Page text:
Wine was being made around Cassis even before the Greeks arrived around 600 BC, and it’s only gotten better. Cassis wine received the Appellation d’Origine Controlée in 1936 — the first in the region. It’s produced in red, rosé and white, with the white being the most famous. (see Provence Wines)
This is popular cycling country — As we left Cassis at the end of May, we had to stop for cycle race going through Roquefort-la-Bedoule, 5 km up the road. (A photo should be available soon.)
Rock climbers come here from all over Europe (and perhaps even further) to scale the white cliffs of the calanques. Climbs can start from near accessible areas at the head of the inlets, or directly from the sea, and go up as high as 240 meters. Small boats at the harbor take climbers out to the base of the cliffs, or the tourist navettes will drop them off or pick them up at the accessible points.
IGN (1/25,000) #3245 ET “Aubagane, La Ciotat, Ste-Baume”
A local map of Cassis and the Calanques is available (free) from the Office de Tourism; it includes cycling and hiking routes.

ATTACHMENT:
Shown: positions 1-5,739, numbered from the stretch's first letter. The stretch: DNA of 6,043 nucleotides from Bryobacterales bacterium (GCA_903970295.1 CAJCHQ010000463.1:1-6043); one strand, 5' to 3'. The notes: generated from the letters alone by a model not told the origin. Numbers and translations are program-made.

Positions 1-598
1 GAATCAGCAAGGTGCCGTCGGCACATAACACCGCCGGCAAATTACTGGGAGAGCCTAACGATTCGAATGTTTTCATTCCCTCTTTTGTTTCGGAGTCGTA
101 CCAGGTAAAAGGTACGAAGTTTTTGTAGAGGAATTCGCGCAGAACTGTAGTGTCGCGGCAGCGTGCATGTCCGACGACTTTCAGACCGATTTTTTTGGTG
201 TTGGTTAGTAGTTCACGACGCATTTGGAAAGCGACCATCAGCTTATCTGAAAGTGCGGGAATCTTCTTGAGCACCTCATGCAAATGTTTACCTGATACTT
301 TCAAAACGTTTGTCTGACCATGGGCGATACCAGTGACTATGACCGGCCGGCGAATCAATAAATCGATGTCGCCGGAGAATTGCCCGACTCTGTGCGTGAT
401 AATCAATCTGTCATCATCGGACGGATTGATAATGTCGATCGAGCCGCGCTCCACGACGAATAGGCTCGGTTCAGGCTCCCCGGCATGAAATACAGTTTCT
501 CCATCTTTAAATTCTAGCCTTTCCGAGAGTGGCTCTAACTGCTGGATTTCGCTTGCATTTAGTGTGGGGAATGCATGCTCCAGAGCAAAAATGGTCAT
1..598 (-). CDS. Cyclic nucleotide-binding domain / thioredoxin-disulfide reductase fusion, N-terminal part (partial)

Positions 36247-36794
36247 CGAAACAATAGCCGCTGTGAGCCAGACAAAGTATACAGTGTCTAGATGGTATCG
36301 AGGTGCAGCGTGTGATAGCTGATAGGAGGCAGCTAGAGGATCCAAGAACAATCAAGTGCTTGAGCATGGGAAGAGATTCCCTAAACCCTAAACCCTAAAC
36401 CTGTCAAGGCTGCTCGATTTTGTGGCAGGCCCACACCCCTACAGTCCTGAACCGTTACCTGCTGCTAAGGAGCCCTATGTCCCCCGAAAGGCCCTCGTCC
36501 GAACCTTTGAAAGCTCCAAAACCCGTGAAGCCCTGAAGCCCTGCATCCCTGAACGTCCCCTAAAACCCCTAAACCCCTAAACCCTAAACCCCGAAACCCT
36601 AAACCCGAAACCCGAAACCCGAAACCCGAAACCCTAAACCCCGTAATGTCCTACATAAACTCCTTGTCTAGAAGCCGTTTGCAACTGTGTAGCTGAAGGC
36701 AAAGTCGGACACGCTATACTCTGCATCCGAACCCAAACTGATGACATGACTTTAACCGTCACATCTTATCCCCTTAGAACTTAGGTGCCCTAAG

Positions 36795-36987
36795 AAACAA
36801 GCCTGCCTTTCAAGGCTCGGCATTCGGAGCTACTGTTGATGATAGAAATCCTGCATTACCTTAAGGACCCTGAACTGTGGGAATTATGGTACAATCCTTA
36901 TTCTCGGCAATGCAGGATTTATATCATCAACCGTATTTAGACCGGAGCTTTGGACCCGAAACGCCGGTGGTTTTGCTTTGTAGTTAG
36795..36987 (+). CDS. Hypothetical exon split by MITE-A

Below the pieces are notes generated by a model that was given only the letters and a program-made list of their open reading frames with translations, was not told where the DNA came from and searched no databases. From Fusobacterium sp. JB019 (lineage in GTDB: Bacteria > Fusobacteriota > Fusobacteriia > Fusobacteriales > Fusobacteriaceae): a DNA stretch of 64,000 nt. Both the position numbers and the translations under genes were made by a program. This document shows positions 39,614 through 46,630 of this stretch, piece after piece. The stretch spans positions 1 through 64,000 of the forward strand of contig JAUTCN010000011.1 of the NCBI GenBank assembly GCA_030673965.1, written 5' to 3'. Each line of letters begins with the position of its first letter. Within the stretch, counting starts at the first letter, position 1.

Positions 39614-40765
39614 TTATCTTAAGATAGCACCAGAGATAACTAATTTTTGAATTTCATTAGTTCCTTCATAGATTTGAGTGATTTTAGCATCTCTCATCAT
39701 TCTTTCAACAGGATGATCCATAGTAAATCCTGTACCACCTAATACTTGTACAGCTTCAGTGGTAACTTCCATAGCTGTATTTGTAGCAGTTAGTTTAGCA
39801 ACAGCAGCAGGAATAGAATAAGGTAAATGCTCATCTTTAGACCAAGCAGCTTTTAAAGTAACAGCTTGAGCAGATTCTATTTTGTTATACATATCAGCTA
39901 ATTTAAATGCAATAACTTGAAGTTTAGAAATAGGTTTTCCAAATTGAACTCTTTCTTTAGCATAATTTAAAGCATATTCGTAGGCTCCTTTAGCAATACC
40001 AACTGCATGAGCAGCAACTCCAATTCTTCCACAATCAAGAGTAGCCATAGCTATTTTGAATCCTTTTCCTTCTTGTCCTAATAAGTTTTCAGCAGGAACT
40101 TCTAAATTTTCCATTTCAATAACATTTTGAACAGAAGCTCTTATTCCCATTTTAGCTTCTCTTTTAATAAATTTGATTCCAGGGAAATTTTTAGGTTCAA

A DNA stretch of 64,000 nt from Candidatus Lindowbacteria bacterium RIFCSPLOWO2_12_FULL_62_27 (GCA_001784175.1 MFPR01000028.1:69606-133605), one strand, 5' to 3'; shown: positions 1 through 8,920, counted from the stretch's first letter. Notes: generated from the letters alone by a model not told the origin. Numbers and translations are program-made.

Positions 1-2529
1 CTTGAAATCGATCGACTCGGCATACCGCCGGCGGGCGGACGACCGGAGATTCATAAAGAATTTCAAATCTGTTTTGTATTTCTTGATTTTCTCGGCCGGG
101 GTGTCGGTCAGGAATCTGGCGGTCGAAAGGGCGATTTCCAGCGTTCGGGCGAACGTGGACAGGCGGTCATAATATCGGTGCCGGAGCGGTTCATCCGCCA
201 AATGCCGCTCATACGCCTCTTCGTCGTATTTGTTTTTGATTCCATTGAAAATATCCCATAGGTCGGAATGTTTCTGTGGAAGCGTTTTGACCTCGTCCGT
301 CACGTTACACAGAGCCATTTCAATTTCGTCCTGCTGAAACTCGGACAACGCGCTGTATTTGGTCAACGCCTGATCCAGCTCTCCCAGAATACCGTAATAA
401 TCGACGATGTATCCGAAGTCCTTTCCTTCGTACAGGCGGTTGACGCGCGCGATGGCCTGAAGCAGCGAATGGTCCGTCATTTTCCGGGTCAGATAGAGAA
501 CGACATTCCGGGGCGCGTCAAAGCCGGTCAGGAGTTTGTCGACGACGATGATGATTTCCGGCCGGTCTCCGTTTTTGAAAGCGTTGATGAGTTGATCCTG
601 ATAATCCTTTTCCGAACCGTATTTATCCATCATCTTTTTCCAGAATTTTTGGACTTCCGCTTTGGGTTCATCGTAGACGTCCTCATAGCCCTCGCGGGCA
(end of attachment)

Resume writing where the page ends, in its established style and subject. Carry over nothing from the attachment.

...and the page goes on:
• The GR98 (Grande Randonnée) passes through the center of Cassis.
• To the west, the GR98 follows the calanques coastline to the Massif de Marseilleveyre and the edge of the city of Marseilles. There are also other local trails in the calanques, allowing some loop hikes.
• To the east, the GR98 goes out past (and partly along-side) the autoroute into the hills. It joins with the GR51 (Balcony of the Cote d’Azur) about 10 km out of Cassis.
• Some local loop hikes are marked on the Corniche des Crêtes, between Cassis and la Ciotat.
The port is lined with terrace cafés and restaurants, offering a variety of fare and prices. There are even more restaurants on the many little streets of the village away from the port. We tried “La Paillotte” on the Quai Barthelemy, which had excellent choices and quality for a 15 euro lunch menu.